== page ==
Supreme Court turns down appeals from Jet2 and Thomson, opening up billions in flight compensation

31 Oct, 2014

The Supreme Court has turned down appeal applications from Jet2 and Thomson in two landmark flight delay cases worth billions of pounds to consumers.

The Court of Appeal judgments in Huzar V Jet2 and Dawson V Thomson, both handed down in July 2014, now stand as good law.
The Huzar ruling says airlines must pay flight compensation for qualifying delays caused by technical problems as these are not considered an ‘extraordinary circumstance’ under flight compensation regulation EU261.

The Dawson judgment confirms consumers in England and Wales have six years to bring a claim for flight delay compensation.
An estimated 2.36 million passengers per year in England and Wales are set to benefit from the Huzar decision, equivalent to approximately £876 million in compensation claims. The Dawson case has opened up an estimated £3.89 billion in historic flight compensation.

Holds placed on thousands of passengers’ claims pending today’s decisions, will now be lifted. Airlines should now settle these claims in line with the Court of Appeal judgments. Consumers with claims previously turned down by the airline on grounds of a technical problem or for being over two years old should resubmit their claim.

Mr Huzar, 58, from Stockport issued a claim after a 27 hour delay caused by a wiring defect on a Jet2 flight from Malaga to Manchester on 26th October 2011.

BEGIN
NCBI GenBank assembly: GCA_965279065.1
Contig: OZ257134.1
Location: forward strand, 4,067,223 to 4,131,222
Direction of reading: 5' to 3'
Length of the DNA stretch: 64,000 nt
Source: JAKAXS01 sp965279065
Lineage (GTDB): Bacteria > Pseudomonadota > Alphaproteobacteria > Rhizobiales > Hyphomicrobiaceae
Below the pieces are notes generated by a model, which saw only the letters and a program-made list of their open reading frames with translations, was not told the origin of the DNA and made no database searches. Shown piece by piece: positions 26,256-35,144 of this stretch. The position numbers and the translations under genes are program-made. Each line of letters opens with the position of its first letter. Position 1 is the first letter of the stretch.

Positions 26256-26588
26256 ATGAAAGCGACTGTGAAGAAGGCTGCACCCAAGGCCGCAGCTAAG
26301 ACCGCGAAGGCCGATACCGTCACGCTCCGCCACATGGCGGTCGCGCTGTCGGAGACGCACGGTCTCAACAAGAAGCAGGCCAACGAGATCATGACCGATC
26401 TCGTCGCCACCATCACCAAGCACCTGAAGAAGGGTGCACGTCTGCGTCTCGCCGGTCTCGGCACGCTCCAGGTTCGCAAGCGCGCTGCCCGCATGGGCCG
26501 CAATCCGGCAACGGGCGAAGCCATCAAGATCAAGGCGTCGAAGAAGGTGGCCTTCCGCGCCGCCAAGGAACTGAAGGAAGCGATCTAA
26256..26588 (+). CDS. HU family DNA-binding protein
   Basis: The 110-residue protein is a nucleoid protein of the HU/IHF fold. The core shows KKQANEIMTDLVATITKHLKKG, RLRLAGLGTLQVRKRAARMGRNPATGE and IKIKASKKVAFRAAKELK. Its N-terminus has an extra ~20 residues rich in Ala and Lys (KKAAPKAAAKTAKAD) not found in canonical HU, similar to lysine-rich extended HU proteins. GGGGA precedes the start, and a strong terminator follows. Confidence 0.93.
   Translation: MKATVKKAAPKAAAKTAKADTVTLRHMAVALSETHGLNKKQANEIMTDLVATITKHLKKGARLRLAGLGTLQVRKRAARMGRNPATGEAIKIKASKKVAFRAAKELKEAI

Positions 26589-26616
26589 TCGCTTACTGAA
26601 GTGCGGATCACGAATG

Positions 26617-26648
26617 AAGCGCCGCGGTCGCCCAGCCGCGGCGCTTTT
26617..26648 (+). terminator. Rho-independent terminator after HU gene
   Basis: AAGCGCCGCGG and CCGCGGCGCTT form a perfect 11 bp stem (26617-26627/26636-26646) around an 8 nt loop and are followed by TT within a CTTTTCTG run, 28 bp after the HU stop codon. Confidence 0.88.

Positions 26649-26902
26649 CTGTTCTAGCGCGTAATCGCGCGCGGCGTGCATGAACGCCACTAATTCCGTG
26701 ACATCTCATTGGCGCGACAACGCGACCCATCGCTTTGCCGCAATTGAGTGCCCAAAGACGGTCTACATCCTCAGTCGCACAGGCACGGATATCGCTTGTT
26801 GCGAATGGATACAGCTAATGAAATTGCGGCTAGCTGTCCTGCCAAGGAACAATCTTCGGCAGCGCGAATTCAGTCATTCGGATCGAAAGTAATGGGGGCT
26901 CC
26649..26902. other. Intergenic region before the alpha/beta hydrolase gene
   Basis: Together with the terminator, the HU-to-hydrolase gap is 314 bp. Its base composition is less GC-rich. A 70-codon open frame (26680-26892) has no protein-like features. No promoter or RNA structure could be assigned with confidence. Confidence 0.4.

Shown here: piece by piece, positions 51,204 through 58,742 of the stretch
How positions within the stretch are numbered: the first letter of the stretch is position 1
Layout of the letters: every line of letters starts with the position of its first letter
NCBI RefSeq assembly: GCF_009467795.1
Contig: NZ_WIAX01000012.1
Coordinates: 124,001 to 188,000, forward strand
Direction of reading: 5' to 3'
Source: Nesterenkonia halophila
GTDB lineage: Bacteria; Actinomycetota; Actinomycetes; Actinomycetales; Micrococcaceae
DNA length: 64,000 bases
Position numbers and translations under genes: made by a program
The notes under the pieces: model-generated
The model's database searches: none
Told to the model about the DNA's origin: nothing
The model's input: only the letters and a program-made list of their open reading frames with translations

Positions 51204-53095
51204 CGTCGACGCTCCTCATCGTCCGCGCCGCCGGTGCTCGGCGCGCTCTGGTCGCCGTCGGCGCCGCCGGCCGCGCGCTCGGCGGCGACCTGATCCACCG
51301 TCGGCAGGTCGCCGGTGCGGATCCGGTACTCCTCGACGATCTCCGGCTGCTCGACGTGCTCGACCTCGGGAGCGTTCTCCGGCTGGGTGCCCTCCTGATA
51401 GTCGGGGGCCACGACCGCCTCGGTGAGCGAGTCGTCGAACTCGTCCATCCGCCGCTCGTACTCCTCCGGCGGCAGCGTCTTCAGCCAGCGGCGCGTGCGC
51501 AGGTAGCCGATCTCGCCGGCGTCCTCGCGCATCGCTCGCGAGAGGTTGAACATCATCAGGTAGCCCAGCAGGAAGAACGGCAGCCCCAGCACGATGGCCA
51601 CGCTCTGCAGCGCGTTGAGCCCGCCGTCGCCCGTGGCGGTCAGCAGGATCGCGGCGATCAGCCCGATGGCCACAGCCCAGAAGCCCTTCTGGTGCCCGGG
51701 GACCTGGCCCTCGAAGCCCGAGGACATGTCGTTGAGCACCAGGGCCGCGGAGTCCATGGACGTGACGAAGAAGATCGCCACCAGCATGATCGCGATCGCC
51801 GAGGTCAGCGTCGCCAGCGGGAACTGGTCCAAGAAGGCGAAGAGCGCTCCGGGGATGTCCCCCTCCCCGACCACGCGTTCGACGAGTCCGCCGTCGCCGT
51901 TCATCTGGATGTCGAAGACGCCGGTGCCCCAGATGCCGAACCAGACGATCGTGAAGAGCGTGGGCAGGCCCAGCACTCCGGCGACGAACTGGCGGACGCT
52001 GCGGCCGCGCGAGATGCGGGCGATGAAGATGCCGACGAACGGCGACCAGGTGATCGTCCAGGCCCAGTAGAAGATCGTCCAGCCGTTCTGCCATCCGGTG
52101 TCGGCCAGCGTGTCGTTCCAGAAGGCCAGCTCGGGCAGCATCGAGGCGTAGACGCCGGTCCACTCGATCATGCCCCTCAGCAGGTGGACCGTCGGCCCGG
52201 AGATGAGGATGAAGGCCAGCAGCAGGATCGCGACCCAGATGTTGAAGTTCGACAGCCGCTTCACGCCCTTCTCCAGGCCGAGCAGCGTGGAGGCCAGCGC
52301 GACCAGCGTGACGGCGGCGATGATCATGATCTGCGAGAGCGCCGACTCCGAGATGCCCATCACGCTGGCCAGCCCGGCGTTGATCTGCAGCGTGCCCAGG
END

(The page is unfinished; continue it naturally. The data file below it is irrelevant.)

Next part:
Mr Dawson issued proceedings following a six and a half hour delay on Christmas Day 2006 from Gatwick to Puerto Plata, Dominican Republic.

David Bott, Senior Partner at Bott & Co, said: “This is a landmark day not just for Mr Huzar and Mr Dawson but for passengers everywhere. Two journeys which started with a delay have now finished, nearly eight years later in Mr Dawson’s case.

“Bott & Co has thousands of clients whose claims have been on hold pending today’s decisions. We will now be writing to the airlines, asking them to acknowledge the judgments, recognise their obligations and deal with these claims as promptly as possible. If you’ve previously submitted a claim to the airline but have been turned down on the grounds of a technical defect or because your claim is more than two years old, we recommend you resubmit your claim.

“The Supreme Court’s decision has provided total clarity in the law, which will benefit both airlines and passengers going forward. We here at Bott & Co are proud of our part in this victory that will benefit millions of consumers each year and brings this country’s law in line with other European countries.”

You can check if you have a valid flight delay claim with the free online calculator at

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